Table of Contents
- How to Get the Best Return on Investment for Home Improvements in 2021
- Home Improvement is Necessary
- Consider Cost Vs. Value When Remodeling
- What Renovations and Improvements Add Value to A Home
- Top Renovation Projects for Best ROI
- Inexpensive Updates that Add Value to the Home
- The Best Home Improvements are…
- Adding a Home Office in 2021
- Avoid Over Improvement on Your Home
- Are Some Home Improvements Tax Deductible?
- Exceptions to the Rules Regarding Tax Deductions
- Life Considerations When Renovating
How to Get the Best Return on Investment for Home Improvements in 2021
Owning a home is an investment, most likely the biggest investment most people make. Along the journey of home ownership comes home maintenance, and eventually home improvements. Getting a good return on your investment is a major consideration when it comes to maintaining and improving a home’s value over the years.
How can you make sure your home improvements give you the best return on investment? Home improvement ROI is an important subject for homeowners to research, whether you’re thinking of selling in the near future, or staying for a while. Making wise improvements will add lasting value to your home, and, if done right, will also net a good ROI.
While home values have been on a healthy increase for several years in Frederick and Central Maryland, home maintenance and selective improvements are often necessary to get top dollar for a home when you eventually want to sell. Whether you are improving a home to make it more market ready, or to make it more enjoyable while you live there, it’s always a good idea to maintain and repair your home at all times during the years that you own it.
- Recommended Reading: Southern California real estate pro, Sharon Paxson, points out the many costly mistakes that homeowners make that affect their home value. At the top of the list has to be deferred maintenance. Aside from the actual items that a buyer sees that need to be fixed, these items will send a message to the buyer that there may be other things which have not been maintained in the home. Forget any hope of getting top dollar for your home.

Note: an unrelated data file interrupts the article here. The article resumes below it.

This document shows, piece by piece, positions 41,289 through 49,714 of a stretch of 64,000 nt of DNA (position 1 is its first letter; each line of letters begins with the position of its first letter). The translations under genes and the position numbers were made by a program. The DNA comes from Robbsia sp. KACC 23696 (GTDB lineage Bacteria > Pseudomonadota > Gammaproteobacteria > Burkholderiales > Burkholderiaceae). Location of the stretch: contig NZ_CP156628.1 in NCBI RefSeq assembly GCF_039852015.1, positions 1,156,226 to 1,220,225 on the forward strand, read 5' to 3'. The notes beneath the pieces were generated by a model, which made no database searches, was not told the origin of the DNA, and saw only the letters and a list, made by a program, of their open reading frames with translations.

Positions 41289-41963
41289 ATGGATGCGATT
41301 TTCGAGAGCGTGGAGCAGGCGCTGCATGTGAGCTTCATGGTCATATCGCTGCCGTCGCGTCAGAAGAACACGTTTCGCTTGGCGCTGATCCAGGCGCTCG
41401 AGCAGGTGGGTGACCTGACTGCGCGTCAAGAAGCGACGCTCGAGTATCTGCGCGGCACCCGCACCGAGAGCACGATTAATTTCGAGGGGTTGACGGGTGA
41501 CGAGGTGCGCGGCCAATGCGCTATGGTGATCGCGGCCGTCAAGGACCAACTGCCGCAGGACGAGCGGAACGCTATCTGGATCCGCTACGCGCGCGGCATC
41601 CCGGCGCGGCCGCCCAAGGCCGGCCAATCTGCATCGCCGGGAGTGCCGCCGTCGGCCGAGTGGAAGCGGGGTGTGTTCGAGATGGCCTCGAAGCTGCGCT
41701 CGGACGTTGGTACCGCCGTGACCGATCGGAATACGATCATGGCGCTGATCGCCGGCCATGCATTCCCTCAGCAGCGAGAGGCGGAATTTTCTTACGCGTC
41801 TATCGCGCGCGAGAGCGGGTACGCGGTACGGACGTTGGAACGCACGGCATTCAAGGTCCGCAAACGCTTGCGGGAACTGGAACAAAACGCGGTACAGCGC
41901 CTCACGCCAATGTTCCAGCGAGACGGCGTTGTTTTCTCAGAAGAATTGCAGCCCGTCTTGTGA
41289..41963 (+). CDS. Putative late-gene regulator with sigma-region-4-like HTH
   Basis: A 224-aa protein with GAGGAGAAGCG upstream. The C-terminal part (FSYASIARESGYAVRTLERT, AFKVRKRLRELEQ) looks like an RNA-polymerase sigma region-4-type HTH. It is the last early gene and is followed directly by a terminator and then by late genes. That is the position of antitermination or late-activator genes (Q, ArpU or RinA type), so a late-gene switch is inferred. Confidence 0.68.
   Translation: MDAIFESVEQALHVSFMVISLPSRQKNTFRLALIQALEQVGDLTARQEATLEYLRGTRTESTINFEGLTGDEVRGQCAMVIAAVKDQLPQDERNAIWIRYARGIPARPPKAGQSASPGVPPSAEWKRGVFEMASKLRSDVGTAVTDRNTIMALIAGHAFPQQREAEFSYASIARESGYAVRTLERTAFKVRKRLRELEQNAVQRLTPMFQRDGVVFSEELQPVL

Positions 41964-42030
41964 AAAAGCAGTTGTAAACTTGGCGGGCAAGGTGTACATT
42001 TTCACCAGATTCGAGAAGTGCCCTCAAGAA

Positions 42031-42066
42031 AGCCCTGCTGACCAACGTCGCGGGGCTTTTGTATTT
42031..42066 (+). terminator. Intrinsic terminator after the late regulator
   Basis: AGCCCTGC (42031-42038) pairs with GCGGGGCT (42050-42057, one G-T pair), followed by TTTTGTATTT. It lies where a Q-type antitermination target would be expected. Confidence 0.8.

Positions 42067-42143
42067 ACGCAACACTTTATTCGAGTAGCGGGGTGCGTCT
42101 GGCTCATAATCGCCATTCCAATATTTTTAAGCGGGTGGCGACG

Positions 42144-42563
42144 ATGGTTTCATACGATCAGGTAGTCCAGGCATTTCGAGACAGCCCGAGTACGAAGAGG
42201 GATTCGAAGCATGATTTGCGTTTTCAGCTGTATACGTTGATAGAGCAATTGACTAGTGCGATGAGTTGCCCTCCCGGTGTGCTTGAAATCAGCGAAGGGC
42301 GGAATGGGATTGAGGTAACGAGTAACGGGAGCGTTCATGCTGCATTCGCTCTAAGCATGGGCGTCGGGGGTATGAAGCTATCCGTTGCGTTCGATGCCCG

Home Improvement is Necessary
Most homeowners find that making steady improvements during their years of ownership help them avoid a long list of honey-do’s when it is time to sell. Additionally, a home is more enjoyable along the way.
Making careful and thoughtful decisions about home improvement ROI is very important if you want to get the highest return. Generally, home improvements do not bring the full return of the cost at the sale of the home, but some improvements bring a better return than others. Some improvements are simply necessary to make the home more attractive to today’s buyers, no matter what the ROI.
Some improvements are not worth it…the cost and effort far exceed the return.
In the 28 years we’ve been in real estate, we’ve seen a regular occurrence with homeowners…they often overestimate the value of the upgrades, renovations and improvements they’ve done on their homes. When clients call us to come over and give them advice about what improvements to make, we find ourselves saying “don’t” more often than we say “do”.
Consider Cost Vs. Value When Remodeling
One of my most trusted resources is Remodeling Website . I like to consult the site to find current trends and data to publish here on my blog as helpful information to homeowners. Remodeling has published the results of the 2020 Cost vs. Value study. This compares the average cost for 22 popular remodeling projects with the value those projects retain at resale in 100 U.S. markets.
These studies are important because what gets a good return on investment in Maryland doesn’t work well at all in many other cities or areas of the country.